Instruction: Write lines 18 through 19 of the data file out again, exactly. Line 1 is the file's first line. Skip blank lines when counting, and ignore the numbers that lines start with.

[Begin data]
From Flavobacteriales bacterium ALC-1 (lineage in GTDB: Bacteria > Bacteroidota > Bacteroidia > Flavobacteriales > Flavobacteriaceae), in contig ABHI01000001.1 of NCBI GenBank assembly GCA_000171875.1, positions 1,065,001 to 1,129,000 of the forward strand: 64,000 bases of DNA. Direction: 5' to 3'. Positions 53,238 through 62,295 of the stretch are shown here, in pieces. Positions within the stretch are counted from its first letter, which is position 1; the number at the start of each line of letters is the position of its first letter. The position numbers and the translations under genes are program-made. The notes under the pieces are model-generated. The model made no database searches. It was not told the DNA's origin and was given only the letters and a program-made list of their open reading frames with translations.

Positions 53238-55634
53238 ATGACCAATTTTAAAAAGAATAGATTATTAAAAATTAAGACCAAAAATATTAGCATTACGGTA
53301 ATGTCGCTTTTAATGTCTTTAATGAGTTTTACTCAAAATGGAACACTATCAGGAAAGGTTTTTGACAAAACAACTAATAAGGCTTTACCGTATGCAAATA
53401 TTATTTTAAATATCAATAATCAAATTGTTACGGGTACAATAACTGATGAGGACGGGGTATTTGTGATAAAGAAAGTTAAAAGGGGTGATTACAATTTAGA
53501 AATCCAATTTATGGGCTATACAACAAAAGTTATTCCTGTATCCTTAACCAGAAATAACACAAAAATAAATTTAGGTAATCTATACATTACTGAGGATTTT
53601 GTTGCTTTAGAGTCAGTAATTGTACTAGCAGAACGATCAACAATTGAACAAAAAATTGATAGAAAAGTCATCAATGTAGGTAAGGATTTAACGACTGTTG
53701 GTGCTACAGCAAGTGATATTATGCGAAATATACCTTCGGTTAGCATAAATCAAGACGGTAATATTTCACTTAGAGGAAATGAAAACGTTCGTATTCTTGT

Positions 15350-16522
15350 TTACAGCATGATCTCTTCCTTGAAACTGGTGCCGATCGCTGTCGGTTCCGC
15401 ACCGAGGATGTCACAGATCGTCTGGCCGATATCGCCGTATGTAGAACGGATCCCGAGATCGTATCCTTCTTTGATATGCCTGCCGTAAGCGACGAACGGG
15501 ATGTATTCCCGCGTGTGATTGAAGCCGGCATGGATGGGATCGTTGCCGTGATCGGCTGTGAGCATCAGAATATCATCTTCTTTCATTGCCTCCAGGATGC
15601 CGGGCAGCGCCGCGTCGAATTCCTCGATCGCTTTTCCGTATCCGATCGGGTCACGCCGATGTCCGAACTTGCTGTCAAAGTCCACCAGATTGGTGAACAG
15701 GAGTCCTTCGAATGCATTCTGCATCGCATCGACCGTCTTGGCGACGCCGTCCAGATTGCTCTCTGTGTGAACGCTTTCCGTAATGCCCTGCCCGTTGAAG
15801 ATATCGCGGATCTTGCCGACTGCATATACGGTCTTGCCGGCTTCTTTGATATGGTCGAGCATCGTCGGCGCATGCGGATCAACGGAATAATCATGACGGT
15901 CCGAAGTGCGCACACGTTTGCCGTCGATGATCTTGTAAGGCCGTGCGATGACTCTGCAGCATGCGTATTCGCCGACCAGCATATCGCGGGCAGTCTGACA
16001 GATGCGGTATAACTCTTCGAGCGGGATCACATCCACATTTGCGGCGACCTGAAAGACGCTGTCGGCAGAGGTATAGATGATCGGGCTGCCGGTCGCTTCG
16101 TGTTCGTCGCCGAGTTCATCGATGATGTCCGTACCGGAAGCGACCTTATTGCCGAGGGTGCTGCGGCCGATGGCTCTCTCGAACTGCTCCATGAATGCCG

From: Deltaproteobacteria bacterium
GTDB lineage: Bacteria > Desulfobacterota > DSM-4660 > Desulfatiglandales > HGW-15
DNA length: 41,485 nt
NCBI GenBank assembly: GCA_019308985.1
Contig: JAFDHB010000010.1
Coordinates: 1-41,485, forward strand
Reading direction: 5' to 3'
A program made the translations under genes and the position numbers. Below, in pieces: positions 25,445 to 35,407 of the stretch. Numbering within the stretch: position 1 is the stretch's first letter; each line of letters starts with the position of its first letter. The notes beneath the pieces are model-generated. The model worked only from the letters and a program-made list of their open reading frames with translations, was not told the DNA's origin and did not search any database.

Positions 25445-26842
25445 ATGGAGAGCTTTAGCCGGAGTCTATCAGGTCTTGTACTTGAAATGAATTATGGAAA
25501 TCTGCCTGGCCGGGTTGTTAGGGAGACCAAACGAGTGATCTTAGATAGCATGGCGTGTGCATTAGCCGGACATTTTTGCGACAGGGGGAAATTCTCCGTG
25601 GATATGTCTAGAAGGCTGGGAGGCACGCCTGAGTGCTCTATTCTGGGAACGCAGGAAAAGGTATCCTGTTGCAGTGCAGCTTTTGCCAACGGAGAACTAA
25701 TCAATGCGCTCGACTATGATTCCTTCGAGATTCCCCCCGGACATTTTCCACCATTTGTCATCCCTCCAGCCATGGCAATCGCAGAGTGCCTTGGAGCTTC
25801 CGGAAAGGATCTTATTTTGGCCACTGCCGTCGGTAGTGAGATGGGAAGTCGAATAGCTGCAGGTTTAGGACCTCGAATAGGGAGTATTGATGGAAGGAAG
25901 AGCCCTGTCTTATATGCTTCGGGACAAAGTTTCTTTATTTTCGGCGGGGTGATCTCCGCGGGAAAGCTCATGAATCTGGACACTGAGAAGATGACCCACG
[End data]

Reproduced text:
16101 TGTTCGTCGCCGAGTTCATCGATGATGTCCGTACCGGAAGCGACCTTATTGCCGAGGGTGCTGCGGCCGATGGCTCTCTCGAACTGCTCCATGAATGCCG

From: Deltaproteobacteria bacterium